Scrapping or outlawing council newspapers isn’t going to solve the problem in areas where malnourished local papers are failing. Even if councils are compelled to place their advertising in them once again (once upon a time, Greenwich Council had to put all its planning notices in the Mercury), it doesn’t necessarily follow that the newspapers’ proprietors will put that cash into journalism. If a firm like Trinity Mirror cut back on its local papers while the economy was good, why should it be trusted with public funds when the economy’s rotten?
So, I suggest a few guidelines be introduced. A code of conduct, perhaps. Local councils should only be allowed to publish local newspapers if…
- They are governed by an independent editorial board, to maintain impartiality. Perhaps local councillors of all stripes should nominate trustees, maybe other local bodies – and other local media interests – should get involved. No council leadership should ever be able to dictate what goes in and what stays out of these papers. To safeguard impartiality, perhaps these boards should represent more than one borough – so, for example, the same board could oversee local papers in both Labour Greenwich and Tory Bexley. I bet both councils would love that.
- They should not publish more than once a fortnight unless there is a clear and demonstrable case of market failure. Nobody needs to hear from their local council every bloody week. But if local papers are asleep on the job, or unable to cover basic editorial jobs, or if their proprietors are taking money out of journalism and into their shareholders’ pockets, then a council may feel the need to take action – subject to the newspaper being under independent editorial control, as mentioned above.
- Space must be allocated for a variety of political and editorial viewpoints. All the political groups represented on the council must have access to the pages of the local council newspaper. If a council leader has a column, why shouldn’t an opposition leader? If a councillor of another party has a bright idea, why shouldn’t he or she get it in to the council’s newspaper? And what about parties not on the council, or outside pressure groups?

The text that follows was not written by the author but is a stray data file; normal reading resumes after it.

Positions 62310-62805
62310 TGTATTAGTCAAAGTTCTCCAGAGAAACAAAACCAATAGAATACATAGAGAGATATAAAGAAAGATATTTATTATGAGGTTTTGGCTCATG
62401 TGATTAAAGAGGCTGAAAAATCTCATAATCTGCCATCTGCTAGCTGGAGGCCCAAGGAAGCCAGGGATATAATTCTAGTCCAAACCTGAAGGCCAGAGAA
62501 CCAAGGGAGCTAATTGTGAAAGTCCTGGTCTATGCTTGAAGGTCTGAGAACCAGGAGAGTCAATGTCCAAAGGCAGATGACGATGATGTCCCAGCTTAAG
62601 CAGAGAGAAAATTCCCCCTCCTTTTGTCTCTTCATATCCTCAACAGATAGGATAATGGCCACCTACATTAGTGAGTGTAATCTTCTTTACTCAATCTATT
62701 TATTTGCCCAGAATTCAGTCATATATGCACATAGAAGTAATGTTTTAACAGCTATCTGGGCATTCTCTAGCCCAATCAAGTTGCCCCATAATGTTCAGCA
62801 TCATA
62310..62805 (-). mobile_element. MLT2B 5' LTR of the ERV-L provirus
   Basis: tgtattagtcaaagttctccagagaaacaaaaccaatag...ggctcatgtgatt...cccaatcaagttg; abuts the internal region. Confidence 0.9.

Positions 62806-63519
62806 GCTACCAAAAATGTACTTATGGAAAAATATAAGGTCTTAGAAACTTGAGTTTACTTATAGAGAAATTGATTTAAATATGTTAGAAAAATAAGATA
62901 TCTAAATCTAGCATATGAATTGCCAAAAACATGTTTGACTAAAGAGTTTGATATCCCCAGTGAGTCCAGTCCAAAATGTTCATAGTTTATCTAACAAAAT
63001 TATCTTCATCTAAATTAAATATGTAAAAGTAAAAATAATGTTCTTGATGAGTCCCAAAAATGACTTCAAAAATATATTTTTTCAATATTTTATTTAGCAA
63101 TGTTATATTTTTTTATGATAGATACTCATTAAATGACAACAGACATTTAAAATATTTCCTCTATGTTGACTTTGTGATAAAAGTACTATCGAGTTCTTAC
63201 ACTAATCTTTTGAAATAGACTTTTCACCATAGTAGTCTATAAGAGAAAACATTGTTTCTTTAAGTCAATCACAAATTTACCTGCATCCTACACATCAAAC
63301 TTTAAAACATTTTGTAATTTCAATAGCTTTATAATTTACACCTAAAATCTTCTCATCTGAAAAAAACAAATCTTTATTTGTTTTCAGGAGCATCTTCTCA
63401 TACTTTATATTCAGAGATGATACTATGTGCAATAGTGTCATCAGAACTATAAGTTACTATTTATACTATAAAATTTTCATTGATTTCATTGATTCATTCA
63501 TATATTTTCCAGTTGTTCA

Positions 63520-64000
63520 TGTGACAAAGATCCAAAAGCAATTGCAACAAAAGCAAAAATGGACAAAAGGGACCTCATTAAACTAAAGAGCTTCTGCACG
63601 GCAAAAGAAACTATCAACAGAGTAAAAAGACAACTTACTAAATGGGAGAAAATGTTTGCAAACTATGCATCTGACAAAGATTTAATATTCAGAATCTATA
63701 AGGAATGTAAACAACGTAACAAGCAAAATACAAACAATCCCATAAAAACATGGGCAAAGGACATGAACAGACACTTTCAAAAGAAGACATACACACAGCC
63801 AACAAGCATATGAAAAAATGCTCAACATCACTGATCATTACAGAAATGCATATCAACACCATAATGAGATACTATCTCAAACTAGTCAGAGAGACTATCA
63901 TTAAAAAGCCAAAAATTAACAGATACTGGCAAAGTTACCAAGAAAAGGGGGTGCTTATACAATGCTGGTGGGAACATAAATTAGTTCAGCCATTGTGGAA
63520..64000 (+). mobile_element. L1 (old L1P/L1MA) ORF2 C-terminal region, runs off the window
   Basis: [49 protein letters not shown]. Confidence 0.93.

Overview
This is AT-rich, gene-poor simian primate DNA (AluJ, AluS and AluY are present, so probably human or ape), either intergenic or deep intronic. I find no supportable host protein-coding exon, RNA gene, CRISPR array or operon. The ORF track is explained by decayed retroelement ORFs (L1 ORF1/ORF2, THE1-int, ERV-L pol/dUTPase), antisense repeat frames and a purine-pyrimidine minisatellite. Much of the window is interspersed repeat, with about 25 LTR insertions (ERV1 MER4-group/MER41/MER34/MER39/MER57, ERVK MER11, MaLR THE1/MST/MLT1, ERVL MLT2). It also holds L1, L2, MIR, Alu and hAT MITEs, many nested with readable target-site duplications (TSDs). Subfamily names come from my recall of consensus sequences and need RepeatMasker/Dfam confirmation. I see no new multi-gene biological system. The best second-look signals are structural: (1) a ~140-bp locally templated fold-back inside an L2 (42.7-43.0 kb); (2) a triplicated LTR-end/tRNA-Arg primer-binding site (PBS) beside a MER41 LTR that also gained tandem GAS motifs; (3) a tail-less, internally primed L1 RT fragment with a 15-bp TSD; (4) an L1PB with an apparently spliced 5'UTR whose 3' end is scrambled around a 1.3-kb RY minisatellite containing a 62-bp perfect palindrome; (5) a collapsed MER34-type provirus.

- Any council newspaper must offer training to young people or any other local wanting to pursue a media career. Of course, as we’re all finding out, there’s not much money in journalism – but thousands of young people want to do it. East London Lines is a project set up by journalism students at Goldsmiths College to follow news in most of the boroughs on the revamped rail route from Dalston to West Croydon. Is this a pointer to the future of local news? Why shouldn’t a council offer something similar? Perhaps there’s even a role for the likes of the BBC in this, developing offerings for TV, audio and the web while training new talent.
Those are four ideas. Maybe we’ll end up seeing local councils contributing to local newspapers (but without being able to influence them), or vice versa, and non-profit partnerships emerging. But I think the point needs making that just because Greenwich Time is a fraud doesn’t mean local council newspapers are automatically evil. I don’t think they’re going to go away, and if they’re not going to go away, they need to be harnessed into a force for good. But has anyone got the guts to take them on?
FIGHT! FIGHT! FIGHT! Actually, the only thing that’s surprising about this week’s News Shopper front page is how long it’s taken one of the borough’s two freesheets to lay into Greenwich Council’s weekly dose of propaganda on the tax, considering it’s nearly two years since a relatively harmless info sheet suddenly got ramped up into a weekly psuedo-newspaper.
A Westminster debate last week, however, has spurred it into action.
Liberal Democrat MP Paul Burstow told the debate:
Greenwich Time, which is delivered 44 weeks a year to every home in the borough. Again, it mimics the format and content of a local paper. Its cost is £708,000 a year, of which at least £532,000 is borne by local taxpayers. Before it goes to print, every page is checked and approved by the council leader. The council claims that it is not trying to put the local independent paper out of business, but it has adopted the practice of holding back stories for exclusives for its own paper.
If we head west, we find that a similar story applies to Hammersmith and Fulham. The council’s h&f news, which is distributed to 75,000 homes, is a perfect example of what I wanted this debate to be about: pseudo-newspapers. It has lots of news, a 12-page property section pull-out, crosswords and a sudoku, a what’s-on section, advertising from local businesses and even a gardening section. Its counterparts in Tower Hamlets and Greenwich and all such publications are written to look at the world through the tinted glasses of the ruling party of the council.